Sunday, July 17, 2016

The Coup In Turkey And Why It Failed

 A group of soldiers blocks access to the Bosphorus bridge, which links the city's European and Asian sides, in Istanbul on July 15. Reuters photo

Friday afternoon local time I began getting e-mails from acquaintances and correspondents in Turkey and elsewhere in the Middle East. They told of violence in the streets and military activity in the capitol of Ankara and in Istanbul, the city that sprawls between the Asian Turkey of Anatolia and the small piece of European Turkey on the other side of the Bosporus, the narrow strait that divides the Black Sea and the Aegean.

Was it some kind of ISIS or PKK attack?

As more time passed there were reports of an Army coup in Turkey underway. Had the Army finally tired of its neo-Ottoman Sultan Erdoğan?

As the news outlets in Turkey and the Middle East began filing reports, I noticed a few details that told me something had likely gone wrong. The first clue was that President Recep Tayyip Erdoğan was reported to be 'in a secure location' and inciting people to go into the streets and attack the soldiers attempting to pull off the coup...which they did.

This is very odd behavior for a coup. The very first rule of a military takeover is to get the leader you want to depose under your control and either dead or locked away. It's the first thing al-Sissi did in Egypt when he deposed Erdoğan's fellow Islamist Mohammed Morsi, and it's pretty much job one in any military coup. Among other things, it confuses the military players whom aren't involved as they wait to see what's happening or to receive orders.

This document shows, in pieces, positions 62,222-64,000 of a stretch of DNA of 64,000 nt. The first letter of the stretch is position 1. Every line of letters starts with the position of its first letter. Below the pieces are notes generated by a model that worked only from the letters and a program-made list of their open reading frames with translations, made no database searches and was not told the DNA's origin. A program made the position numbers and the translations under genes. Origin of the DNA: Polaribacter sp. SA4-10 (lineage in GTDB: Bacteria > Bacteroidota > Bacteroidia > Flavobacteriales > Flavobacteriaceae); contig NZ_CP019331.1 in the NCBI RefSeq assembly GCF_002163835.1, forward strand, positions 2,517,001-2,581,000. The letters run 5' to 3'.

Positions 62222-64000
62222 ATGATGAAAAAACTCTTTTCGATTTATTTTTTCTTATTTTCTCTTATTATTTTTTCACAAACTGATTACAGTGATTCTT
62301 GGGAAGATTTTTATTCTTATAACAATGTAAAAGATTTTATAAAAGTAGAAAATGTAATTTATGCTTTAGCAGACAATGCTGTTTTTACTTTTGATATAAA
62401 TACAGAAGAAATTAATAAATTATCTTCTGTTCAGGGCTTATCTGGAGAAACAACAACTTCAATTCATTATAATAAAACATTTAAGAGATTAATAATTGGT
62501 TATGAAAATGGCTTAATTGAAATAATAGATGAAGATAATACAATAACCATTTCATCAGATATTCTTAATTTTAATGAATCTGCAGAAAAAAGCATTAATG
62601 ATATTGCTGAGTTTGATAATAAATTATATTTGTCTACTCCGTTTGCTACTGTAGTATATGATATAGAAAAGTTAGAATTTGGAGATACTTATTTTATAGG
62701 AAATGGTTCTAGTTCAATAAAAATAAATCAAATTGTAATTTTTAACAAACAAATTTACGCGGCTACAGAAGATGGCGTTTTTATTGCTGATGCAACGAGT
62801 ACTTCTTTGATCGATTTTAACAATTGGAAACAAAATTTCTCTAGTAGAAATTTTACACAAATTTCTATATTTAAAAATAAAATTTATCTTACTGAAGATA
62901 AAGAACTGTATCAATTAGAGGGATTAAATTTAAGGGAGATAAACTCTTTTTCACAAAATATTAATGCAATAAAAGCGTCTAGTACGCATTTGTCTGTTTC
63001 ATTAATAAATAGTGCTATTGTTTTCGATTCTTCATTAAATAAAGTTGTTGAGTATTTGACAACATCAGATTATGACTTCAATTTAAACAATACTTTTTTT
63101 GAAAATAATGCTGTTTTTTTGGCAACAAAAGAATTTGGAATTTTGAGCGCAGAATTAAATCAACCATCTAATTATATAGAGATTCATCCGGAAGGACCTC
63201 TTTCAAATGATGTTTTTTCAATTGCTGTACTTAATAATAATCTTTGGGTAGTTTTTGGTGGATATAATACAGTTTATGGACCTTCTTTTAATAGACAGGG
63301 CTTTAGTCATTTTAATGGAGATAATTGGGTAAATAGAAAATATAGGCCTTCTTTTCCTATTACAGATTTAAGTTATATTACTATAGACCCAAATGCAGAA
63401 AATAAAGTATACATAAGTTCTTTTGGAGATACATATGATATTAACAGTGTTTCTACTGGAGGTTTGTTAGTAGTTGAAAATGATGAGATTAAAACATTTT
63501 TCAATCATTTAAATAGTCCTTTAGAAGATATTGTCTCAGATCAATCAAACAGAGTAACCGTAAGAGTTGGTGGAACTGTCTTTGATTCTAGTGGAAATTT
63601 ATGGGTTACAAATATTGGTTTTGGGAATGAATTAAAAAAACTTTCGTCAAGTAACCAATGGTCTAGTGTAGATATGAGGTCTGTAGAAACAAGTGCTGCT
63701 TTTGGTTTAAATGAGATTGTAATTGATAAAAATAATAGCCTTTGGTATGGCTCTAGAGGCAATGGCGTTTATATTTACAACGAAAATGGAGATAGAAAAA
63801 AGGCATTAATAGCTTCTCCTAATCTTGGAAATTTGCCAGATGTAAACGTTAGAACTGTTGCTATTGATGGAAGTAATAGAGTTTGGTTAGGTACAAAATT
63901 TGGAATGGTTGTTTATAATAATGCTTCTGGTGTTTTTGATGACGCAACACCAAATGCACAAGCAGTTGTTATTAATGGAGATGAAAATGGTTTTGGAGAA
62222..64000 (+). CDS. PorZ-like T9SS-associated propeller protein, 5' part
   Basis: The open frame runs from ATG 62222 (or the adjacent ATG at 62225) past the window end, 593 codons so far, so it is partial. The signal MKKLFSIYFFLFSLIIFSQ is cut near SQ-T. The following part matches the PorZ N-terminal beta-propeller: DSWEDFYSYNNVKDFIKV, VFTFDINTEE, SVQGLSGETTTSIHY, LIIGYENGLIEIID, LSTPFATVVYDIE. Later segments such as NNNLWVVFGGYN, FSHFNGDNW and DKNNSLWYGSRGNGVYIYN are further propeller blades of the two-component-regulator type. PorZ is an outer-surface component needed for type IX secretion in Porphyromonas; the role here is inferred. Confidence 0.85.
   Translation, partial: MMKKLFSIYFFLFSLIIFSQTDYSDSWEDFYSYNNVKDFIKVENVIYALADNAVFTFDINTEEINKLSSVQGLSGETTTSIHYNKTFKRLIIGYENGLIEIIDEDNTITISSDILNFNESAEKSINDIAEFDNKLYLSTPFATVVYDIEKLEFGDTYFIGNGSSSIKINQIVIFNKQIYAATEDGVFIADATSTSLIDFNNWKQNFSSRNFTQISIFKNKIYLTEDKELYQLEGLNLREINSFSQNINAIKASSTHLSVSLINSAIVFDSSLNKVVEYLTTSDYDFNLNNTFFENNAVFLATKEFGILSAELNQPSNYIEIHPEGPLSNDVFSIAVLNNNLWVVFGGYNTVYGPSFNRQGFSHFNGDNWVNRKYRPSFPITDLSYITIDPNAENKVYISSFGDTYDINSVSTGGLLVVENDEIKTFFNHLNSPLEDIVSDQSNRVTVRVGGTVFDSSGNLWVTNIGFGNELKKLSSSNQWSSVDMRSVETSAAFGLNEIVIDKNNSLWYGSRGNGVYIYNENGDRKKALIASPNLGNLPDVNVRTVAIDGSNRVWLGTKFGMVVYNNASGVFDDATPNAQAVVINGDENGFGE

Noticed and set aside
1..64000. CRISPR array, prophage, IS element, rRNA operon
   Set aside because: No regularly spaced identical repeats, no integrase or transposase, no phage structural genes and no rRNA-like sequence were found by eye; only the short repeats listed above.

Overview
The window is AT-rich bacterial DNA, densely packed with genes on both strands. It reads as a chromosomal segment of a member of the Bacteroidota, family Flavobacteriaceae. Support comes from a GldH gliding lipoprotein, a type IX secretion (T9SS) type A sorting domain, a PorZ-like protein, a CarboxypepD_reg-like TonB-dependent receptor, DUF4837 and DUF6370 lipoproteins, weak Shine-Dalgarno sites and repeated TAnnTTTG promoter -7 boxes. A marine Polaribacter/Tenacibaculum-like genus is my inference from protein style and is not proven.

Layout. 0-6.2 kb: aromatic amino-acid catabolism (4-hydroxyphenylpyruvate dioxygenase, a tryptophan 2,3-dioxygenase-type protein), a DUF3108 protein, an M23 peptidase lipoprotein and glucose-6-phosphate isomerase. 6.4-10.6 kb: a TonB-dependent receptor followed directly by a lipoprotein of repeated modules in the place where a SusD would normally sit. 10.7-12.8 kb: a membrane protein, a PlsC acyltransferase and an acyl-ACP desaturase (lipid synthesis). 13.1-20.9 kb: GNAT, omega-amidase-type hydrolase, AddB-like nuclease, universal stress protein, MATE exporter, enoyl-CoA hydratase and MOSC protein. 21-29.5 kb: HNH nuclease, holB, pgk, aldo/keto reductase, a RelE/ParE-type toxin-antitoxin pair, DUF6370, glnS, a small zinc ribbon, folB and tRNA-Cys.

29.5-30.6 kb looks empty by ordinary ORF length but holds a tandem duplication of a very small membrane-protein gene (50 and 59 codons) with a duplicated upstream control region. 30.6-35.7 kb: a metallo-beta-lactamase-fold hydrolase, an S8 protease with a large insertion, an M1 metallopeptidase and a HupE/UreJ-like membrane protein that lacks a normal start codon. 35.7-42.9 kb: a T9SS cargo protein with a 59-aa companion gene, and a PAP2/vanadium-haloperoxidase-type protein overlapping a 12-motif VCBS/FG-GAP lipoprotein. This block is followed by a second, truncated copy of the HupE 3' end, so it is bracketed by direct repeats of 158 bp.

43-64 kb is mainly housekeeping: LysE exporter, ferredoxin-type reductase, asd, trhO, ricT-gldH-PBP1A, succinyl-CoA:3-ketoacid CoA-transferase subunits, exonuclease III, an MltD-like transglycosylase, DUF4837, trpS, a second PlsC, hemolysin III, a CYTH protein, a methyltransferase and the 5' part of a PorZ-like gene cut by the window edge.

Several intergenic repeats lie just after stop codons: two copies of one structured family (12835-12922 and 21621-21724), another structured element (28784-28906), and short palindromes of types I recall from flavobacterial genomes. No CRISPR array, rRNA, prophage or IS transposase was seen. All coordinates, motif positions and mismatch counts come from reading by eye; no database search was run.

The next odd note was for Erdoğan to call for civilians to attack elements of the Turkish military, and for them to comply eagerly. With the downward spiral of the Turkish economy, multiple instances of political corruption involving Erdoğan and with Erdoğan's increasingly authoritarian ways, he's not the most popular leader, especially in more cosmopolitan Istanbul. And the normal human behavior would be to lay low and let the military factions sort it out, not attack trained, armed troops. Yet, they did, and while much has been made of some civilians whom were shot, many of the soldiers involved in the coup seem to have reacted by simply retreating. One tank commander was even pulled out of his own tank by the mob and beheaded right on the spot while trying to do just that. (I've seen the footage. Trust me, you don't want to.)